For many games played on a grid, hexagons are the Clearly Superior Choice™. Unfortunately, many free game art sites only have seamless tile sets for square maps. On a past project, I used some of these, and manually converted them to hexagons.

However, I've gotten lazy in my old age. It should be easy to automate the process with a small script.

However, I've gotten lazy in my old age. So I'm outsourcing it to you, and disguising it as a code golf challenge1.


Input is a square image in any common image format capable of 24-bit RGB color. You may also take a filename as input instead of the image data itself.

You may assume the image is square, and that the side length is a multiple of four.


Output is the input tile, but converted to a hexagon (the image itself will be square, with transparent areas). You may save it to a file or display to the screen.

Again, any common image format will do. If the format you're using supports transparency, background areas must be transparent. If it doesn't, you may use color #FF00FF (that horrible fuchsia one) as a stand-in.


So how do we do it? The method I use2 squashes the image a bit vertically, but overall it looks pretty good for most things. We'll do an example with this input image:


  • Scale: Scale the image to a 3:2 ratio. Since our images will be squares, this means you simply scale them to 75% width and 50% height. Our example input is 200x200, so we end up with this 150x100 image:


  • Tile: Place down copies of your scaled image in a 2x2 grid:


  • Crop: Grab an appropriately sized hexagon from anywhere in this 2x2 grid. Now, for ease of tiling, this hexagon isn't exactly regular. After cropping a square of the original size (here 200x200), you then crop out the corners. The crop lines should run from (roughly) the center of each left/right side to one quarter from the edge on the top/bottom:


And that's your output!

Here's an example of what it might look like when tiled (zoomed out here):


This is code golf, so shortest code in bytes wins. Standard loopholes apply, etc and so on.

1 Feel free to believe this or not.
2 Method one from this helpful site.

  • 13
    \$\begingroup\$ This question is begging for a Hexagony answer. \$\endgroup\$
    – Sanchises
    Oct 16, 2015 at 15:12
  • 23
    \$\begingroup\$ @sanchises Good luck. \$\endgroup\$ Oct 16, 2015 at 15:13
  • 18
    \$\begingroup\$ That is where the second part of HexAgony becomes important. \$\endgroup\$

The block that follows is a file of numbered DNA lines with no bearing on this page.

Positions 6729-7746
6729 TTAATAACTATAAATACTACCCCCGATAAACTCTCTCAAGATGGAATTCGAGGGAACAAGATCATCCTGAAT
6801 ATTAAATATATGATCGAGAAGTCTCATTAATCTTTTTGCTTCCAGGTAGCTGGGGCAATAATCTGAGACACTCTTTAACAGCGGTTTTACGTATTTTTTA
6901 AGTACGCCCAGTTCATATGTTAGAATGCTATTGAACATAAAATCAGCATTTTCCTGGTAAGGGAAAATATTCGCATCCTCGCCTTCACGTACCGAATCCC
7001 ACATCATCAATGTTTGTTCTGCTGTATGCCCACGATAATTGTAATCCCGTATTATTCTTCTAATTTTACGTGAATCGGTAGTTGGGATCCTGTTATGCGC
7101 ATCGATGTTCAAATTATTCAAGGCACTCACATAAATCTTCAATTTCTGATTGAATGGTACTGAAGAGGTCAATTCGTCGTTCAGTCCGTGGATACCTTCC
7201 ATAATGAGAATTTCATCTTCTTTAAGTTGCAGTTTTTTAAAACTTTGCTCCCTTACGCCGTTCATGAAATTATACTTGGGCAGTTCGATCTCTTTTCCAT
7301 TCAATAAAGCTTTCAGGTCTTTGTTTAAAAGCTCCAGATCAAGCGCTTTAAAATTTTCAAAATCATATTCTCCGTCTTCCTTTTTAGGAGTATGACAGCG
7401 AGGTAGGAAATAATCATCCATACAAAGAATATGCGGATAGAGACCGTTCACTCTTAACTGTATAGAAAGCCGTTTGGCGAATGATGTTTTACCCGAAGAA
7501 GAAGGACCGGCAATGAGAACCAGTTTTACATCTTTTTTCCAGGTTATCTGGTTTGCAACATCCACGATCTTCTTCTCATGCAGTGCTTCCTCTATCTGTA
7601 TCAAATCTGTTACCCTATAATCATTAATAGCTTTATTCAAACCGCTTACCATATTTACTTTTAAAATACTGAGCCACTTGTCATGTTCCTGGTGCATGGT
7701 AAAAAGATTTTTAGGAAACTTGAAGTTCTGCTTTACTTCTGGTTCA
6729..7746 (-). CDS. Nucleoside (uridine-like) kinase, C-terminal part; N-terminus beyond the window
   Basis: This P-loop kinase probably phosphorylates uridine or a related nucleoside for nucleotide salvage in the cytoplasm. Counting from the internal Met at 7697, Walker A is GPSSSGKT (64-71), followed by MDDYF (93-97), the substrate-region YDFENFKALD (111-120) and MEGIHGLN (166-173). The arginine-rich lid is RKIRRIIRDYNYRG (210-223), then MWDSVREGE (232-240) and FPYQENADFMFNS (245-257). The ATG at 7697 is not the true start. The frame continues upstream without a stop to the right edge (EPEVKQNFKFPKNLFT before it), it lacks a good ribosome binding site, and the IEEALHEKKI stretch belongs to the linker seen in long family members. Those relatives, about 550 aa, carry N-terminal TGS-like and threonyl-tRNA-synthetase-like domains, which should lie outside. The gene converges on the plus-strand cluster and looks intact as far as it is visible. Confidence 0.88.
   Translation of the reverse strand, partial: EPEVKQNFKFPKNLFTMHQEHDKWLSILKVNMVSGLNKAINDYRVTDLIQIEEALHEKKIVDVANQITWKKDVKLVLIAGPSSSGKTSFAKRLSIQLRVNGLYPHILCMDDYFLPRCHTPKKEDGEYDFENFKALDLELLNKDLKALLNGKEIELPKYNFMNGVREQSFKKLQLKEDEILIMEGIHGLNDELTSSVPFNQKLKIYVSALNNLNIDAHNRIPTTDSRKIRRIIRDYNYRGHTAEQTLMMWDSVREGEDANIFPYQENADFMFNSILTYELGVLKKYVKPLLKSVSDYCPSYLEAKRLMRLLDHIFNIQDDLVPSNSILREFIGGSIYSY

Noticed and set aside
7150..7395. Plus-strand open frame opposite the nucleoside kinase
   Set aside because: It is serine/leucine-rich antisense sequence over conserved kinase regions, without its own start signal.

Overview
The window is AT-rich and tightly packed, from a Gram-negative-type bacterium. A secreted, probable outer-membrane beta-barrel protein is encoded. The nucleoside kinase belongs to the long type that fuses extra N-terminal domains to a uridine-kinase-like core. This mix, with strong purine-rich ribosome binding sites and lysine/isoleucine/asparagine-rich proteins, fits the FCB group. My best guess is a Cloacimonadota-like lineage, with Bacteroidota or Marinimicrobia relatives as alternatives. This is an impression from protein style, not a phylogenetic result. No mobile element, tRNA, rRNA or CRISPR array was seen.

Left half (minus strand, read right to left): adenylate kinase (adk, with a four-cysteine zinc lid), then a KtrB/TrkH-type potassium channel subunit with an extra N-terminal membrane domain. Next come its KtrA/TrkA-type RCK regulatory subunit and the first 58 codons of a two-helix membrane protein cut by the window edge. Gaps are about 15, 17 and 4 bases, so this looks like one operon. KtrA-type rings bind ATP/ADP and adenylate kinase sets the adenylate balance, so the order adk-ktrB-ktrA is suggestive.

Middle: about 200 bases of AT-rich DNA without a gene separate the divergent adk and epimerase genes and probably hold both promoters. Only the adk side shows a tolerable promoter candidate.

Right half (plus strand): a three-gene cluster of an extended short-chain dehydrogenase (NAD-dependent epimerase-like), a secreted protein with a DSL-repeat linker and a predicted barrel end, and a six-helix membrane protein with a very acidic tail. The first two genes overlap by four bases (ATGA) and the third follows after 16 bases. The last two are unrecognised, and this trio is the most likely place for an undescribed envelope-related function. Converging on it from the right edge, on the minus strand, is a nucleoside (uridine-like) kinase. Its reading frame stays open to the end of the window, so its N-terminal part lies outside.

– flawr
    Oct 16, 2015 at 15:20
  • 2
    \$\begingroup\$ @mbomb007 Probably, though the #00FF00 green that's sometimes used instead isn't nearly so bad. Still, I feel like they use fuchsia more often because nobody in their right mind would want that exact color in their sprites, so it's pretty universal :P \$\endgroup\$
    – Geobits
    Oct 16, 2015 at 16:26
  • 3
    \$\begingroup\$ #3 - I wait on this patiently to see the cool algorithms generated... then gently and lovingly "borrow" them for my uses ;-) \$\endgroup\$
    – scunliffe
    Oct 16, 2015 at 23:32

5 Answers 5


Mathematica, 231 211 209 208 201 188 173 bytes


This is an unnamed function which takes an image object and returns an image object:

enter image description here

I don't think there's a lot to explain here, but some details which are of note:

  • Normally, to tile an image 2x2, you'd use ImageAssemble[{{#,#},{#,#}}], i.e. you hand ImageAssemble a 2x2 matrix with copies of the image. However, there's ImageCollage which is some sort of magic function which tries to arrange a bunch of pictures as "well" as possible (whatever that means... you can even give the individual images weights and stuff). Anyway, it you give it four images of equal size and with equal (or no) weights, it will also arrange them in a 2x2 grid. That allows me to save some bytes for the nesting of the matrix, as well as the function name.
  • The hexagon is rendered as a single polygon via Graphics. I'm using the built-in RegularPolygon@6, but enforce an aspect ratio of 1 to stretch it as necessary. Unfortunately, Graphics needs a couple of expensive options to avoid padding and such, and it also renders black on white instead of the opposite. The result is fixed with ColorNegate and then attached to the image's original channels with SetAlphaChannel.
  • Graphics puts a small amount of padding around the hexagon, but we want the alpha hexagon to cover the full size of the cutout. However, SetAlphaChannel can combine images of different sizes, by centring them on top of each other and cropping to the smallest size. That means, instead of manually setting PlotRangePadding->0, we can simply scale up the hexagon image a bit with ImageSize->1.05e (and we need the `ImageSize option anyway).